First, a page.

Fundamental Rights and Migration of Judicial Models in the Conditionality of Investment Treaties and Transnational Public Policies. The Cambodian case

Jacopo Paffarini

Doutor em Direito Público pela Università degli Studi di Perugia (Itália). Mestre em Direito com a colaboração do Centro Tecnológico de Monterrey (Campus Ciudad de México). Bacharel em Direito pela Università degli Studi di Perugia. Pesquisador Visitante do Instituto Max-Planck de Direito Público Comparado - Heidelberg (Alemanha). Membro pesquisador do Grupo Internacional de Pesquisa “Corte, Doutrina e Sociedade Inclusiva: o impacto das fontes doutrinárias nas Cortes Superiores”, financiado pelo Ministério de Instrução, das Universidades e Pesquisa (Decreto n. 719/2012). Colaborador assistente na Cátedra de Direito Constitucional e Direito Público Comparado, de titularidade do Prof. Dr. Maurizio Oliviero, junto ao Curso de Direito da Università degli Studi di Perugia. Coorientador do módulo de Direito Transnacional no curso de Direito Público Comparado. Participante do Projeto de Lei Transnacional na London Law School of Economics (Inglaterra). Tem experiência na área de Direito, com ênfase em Direito Público, atuando principalmente nos seguintes temas: direito transnacional, constitucionalismo, direitos humanos, hermenêutica do direito e instituições judiciais.


Justice Reform in developing countries is one of the most important priorities of international economic organizations. Reform is frequently pursued by setting up new institutions beyond national authorities, in order to prevent national government interference with their functions. The theories linking economic growth and rule of law models offer legitimization to the legal transplants required to meet international standards. The Cambodian case shows that this connection is often unbalanced and the regulation of the new models seeks productive increase rather than better justice in the field of fundamental rights.

Keywords: Principle of Conditionality. Justice Reform. Transnational Constitutionalism. Cultural Hegemony. Fundamental Rights.

1. A Transnational Perspective on the Study of Imitation Cases

The development of interaction dynamics between state legal systems – and between those and the normative standards settled by international organizations – is a common field of study for jurists of different legal branches. However, beyond the traditional collection of “assonance cases” between different legal orders, it seems opportune that the legal scientists concentrate their survey also on the directions acquired by the migration of legal ideas.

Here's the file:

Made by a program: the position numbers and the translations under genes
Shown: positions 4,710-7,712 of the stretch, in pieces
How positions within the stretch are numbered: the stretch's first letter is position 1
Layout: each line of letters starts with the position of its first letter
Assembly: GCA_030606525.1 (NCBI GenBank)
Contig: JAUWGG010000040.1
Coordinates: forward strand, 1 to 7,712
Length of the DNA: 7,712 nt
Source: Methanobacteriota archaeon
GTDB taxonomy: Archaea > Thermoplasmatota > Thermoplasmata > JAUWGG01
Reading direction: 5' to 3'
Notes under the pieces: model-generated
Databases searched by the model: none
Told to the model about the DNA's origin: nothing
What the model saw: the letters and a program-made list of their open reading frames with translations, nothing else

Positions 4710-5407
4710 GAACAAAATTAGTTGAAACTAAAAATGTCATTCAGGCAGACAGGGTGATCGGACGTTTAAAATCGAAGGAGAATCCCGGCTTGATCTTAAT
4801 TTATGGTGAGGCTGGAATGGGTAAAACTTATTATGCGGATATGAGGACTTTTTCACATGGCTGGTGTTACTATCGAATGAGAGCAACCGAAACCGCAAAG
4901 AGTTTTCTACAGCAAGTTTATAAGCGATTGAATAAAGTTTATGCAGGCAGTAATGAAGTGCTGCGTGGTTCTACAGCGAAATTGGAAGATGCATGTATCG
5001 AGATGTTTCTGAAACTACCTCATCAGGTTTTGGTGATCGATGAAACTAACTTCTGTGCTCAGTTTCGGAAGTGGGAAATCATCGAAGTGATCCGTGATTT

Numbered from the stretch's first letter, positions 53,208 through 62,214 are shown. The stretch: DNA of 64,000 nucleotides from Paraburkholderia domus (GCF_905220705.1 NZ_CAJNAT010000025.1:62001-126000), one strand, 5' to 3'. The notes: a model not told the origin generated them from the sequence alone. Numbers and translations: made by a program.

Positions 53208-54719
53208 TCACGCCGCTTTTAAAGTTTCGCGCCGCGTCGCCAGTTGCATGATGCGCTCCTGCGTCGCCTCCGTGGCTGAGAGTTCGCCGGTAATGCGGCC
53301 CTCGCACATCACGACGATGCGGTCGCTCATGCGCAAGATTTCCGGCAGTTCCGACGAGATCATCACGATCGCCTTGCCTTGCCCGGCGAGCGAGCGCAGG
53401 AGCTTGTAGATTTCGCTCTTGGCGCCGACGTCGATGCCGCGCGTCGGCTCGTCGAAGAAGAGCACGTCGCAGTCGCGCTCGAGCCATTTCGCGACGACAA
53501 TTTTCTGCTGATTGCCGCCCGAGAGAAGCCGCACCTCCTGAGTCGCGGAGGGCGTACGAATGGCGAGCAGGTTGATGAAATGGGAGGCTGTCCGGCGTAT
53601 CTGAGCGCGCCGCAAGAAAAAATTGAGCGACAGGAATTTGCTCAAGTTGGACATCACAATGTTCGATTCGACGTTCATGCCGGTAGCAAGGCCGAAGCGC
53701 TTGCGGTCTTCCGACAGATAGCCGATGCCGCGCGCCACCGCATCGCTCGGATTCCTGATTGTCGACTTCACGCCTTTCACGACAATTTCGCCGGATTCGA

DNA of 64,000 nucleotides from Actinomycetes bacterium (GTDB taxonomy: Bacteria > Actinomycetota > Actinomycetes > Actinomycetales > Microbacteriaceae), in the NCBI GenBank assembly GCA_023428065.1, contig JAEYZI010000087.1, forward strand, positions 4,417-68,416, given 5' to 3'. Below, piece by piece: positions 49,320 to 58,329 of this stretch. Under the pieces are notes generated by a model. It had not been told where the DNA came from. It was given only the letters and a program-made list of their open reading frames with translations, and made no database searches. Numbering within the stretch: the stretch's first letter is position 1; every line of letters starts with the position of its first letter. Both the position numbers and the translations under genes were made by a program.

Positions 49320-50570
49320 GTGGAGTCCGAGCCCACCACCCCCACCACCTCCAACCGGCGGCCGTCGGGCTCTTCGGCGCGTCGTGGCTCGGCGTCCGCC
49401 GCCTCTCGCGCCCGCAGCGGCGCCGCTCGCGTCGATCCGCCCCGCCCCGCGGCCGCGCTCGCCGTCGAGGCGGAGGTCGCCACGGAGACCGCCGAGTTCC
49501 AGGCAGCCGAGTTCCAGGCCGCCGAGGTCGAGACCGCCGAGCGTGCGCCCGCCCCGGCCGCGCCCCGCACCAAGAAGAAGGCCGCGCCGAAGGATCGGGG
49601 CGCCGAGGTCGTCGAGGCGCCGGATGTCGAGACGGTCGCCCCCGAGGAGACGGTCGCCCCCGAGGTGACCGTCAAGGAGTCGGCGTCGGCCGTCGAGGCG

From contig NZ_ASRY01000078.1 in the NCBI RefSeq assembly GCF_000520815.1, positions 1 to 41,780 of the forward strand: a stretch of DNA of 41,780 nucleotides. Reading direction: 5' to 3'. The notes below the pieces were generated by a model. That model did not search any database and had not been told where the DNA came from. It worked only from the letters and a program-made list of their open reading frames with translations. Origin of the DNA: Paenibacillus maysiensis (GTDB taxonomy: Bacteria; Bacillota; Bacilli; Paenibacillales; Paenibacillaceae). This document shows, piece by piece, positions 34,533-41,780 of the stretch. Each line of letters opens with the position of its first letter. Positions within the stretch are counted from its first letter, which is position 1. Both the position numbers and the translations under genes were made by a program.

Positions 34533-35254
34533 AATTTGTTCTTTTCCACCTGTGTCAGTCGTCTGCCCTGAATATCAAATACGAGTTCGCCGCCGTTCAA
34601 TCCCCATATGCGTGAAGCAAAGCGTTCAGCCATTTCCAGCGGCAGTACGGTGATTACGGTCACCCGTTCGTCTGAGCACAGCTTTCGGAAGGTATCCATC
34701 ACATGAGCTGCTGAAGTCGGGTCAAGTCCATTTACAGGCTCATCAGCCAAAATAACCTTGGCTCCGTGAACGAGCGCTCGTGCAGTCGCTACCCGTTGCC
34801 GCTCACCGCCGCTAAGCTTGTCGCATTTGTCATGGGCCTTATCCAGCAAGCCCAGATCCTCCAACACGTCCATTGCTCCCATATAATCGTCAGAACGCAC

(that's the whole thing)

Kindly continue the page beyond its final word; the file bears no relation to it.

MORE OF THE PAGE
By the end of last century, comparative studies highlighted a significant increase in the reception cases of Western legal models by the remaining areas of the world1. Among developing countries the majority of the imitation of Western normative solutions have been grounded on the conditionality2 imposed by the developed nations – on the commercial treaties – and by the international organizations – on the cooperation and development programs – rather than on the “prestige” of those models.

The itinerary of research that is going to be illustrated on the following pages assumes as reference point the promotion of arbitration through justice reform transnational policies addressed to the developing countries, especially by considering labor rights. The following exposure technique reflects a specific choice to distinguish the analysis of the causes that have stimulated to the migration of ADR models and the results occurred in recipient countries legal systems.

The case-study selected for this purpose is the experience of international cooperation that established the Arbitration Council of the United Kingdom of Cambodia, to which the jurisdiction on workers’ fundamental rights and liberties has been progressively conferred. Initially, the article will focus on the two most significate aspects by the comparative point of view: on one hand, the link between the dynamics of finance and international trade and the spread of rule of law institutes; on the other hand, the role of international organizations in the monitoring transplant process and the provision of “technical supply” to lead the legal model toward the predefined function. The second part of the analysis will focus on some statistical data concerning the activity of the Arbitration Council, by comparing them with the original targets of the Labour Dispute Resolution Project that started and sustained the institution-building experience.

Through the study of this experience is intended to emphasize the double-effect related to the progressive reception of ADR models by the developing nations legal orders. On one hand, the increasing number of cases connected with arbitral procedure transplants determines the disposal of “individualizing” and “specifying” characters of arbitral function, by maturing a growing focus on the matters of legal and hermeneutic consistency in the decision-making process. On the other hand, by the effects of those advancements, the arbitral function has been incorporated inside a path for the construction transnational judicial models inspired to the Western Rule of Law Tradition.